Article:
State Treasurer Julie Ellsworth has been sued by legislators in a dispute over office space in the State Capitol.
House Speaker Scott Bedke and Senate President Pro Tem Brent Hill filed suit against Ms. Ellsworth in response to a disagreement over office space on the first floor of the Capitol building in Boise. State representatives currently work in cubicles with temporary walls, which they claim do not provide sufficient security or privacy to conduct business with constituents. Lawmakers passed a bill in March to expand offices for legislators and staff on the first floor – in the process, displacing the State Treasurer’s office.
Ms. Ellsworth disagreed with the action and refused to vacate the first floor. Mr. Bedke and Mr. Hill filed suit on behalf of the legislature to have a judge determine who controls the space.
In the lawsuit and media statements, Mr. Bedke and Mr. Hill held that under Idaho law, the legislature has the exclusive right to determine how the Capitol’s first floor is used. The law was passed in 2007 during an earlier renovation of the state house. The legislators see Ms. Ellsworth’s move as an affront to the legislative branch’s power by the treasurer, who is an appointed member of the executive branch.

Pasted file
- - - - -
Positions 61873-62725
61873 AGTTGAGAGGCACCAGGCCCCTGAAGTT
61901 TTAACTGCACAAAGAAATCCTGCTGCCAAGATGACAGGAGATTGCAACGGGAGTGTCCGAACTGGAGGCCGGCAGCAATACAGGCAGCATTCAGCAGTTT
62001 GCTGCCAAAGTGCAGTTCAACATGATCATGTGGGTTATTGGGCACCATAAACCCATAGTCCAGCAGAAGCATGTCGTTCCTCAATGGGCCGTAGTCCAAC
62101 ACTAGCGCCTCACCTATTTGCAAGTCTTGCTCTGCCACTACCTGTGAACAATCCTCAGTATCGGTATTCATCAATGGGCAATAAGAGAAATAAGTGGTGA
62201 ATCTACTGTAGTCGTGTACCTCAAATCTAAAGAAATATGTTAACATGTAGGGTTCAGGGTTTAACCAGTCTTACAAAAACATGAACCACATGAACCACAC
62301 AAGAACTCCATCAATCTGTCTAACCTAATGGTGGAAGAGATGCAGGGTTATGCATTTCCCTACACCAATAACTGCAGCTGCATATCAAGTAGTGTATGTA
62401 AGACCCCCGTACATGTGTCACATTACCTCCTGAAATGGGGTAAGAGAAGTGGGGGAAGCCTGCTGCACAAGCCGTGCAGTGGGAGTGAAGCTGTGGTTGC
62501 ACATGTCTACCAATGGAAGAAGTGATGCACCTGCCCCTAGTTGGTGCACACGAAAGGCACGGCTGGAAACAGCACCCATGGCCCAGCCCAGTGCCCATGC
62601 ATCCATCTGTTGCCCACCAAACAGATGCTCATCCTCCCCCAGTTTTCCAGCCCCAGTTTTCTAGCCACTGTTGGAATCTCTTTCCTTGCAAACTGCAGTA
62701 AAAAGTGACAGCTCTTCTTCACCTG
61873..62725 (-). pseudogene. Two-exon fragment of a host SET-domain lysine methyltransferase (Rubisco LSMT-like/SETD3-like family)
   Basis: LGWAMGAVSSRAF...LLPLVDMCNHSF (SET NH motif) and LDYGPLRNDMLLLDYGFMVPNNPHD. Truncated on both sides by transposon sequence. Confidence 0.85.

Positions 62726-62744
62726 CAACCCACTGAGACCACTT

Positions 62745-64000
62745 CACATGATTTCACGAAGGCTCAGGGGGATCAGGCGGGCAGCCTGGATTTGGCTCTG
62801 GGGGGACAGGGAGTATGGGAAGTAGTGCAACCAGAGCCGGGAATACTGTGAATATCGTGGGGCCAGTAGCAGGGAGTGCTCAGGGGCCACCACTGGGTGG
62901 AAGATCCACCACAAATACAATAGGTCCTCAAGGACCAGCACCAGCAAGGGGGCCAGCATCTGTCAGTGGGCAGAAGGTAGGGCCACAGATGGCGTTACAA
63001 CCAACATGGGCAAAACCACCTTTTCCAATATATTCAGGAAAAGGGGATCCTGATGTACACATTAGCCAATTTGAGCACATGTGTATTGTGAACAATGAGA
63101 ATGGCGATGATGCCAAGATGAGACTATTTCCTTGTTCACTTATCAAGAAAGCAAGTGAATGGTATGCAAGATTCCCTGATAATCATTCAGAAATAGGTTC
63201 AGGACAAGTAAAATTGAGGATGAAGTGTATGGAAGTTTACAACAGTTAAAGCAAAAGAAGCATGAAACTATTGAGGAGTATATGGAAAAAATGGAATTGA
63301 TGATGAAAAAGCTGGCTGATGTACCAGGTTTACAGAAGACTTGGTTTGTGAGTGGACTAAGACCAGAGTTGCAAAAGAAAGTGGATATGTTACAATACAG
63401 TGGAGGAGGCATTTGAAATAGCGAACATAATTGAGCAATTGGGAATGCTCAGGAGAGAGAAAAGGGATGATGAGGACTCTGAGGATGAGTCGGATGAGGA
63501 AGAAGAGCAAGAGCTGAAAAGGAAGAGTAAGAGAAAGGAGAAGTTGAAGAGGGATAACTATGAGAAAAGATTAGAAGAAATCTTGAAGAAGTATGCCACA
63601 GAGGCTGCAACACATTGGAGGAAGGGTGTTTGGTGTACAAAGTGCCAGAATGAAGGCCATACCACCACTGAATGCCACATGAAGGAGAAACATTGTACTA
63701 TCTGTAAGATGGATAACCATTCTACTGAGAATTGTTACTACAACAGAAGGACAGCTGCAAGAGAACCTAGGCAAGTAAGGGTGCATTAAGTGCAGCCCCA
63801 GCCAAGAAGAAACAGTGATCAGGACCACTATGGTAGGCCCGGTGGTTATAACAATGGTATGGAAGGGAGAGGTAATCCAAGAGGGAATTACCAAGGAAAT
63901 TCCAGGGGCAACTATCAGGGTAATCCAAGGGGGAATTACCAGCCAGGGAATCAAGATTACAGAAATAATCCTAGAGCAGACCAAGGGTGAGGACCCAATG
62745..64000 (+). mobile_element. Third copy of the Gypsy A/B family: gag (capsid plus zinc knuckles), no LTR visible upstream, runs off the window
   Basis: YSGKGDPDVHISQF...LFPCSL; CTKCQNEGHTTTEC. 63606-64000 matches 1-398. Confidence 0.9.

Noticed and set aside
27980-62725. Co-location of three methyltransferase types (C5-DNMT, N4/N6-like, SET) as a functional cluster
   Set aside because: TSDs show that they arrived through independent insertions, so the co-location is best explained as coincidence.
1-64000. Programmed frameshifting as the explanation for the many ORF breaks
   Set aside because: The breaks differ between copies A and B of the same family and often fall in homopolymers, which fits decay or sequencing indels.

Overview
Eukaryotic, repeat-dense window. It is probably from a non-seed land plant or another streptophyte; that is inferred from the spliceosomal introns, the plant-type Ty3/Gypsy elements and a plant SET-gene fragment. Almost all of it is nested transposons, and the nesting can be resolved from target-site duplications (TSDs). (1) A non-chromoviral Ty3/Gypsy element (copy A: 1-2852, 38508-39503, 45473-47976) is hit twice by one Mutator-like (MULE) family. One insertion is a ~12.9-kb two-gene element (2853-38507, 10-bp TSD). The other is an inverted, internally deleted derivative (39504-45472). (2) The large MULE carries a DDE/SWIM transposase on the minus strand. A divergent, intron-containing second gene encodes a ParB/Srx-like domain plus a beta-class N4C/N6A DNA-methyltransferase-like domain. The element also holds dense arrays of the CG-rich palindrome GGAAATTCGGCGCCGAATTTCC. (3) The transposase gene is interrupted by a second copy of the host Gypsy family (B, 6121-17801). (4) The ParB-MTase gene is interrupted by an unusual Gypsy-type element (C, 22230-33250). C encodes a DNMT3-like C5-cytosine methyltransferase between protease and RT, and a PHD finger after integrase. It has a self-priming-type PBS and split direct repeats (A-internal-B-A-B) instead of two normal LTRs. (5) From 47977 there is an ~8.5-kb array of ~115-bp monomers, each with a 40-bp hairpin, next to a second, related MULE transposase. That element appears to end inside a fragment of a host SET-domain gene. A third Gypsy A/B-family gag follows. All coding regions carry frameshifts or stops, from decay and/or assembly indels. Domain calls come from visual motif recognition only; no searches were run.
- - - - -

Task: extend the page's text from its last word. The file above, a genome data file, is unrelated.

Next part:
“The Idaho State Treasurer refuses to acknowledge the right of the legislative department to determine the control of office space on the first floor of the Capitol and has refused to vacate,” the lawsuit said.
In a press release, Ms. Ellsworth said the office renovations would be a waste of taxpayer money, saying the offices would be used only three months out of the year. In contrast, the treasurer’s office the renovations would displace are used year-round by treasury staff. She said her office had proposed alternatives to the renovation, including sharing office space in the building, but was instead met with a lawsuit.
“I have always opposed this move and I am shocked at the continued wasteful use of taxpayer dollars to build new legislative offices that will be used for just three months of the year,” Ms. Ellsworth said. “This is not a friendly lawsuit and I plan to vigorously defend the taxpayers of Idaho and combat this frivolous use of their dollars.”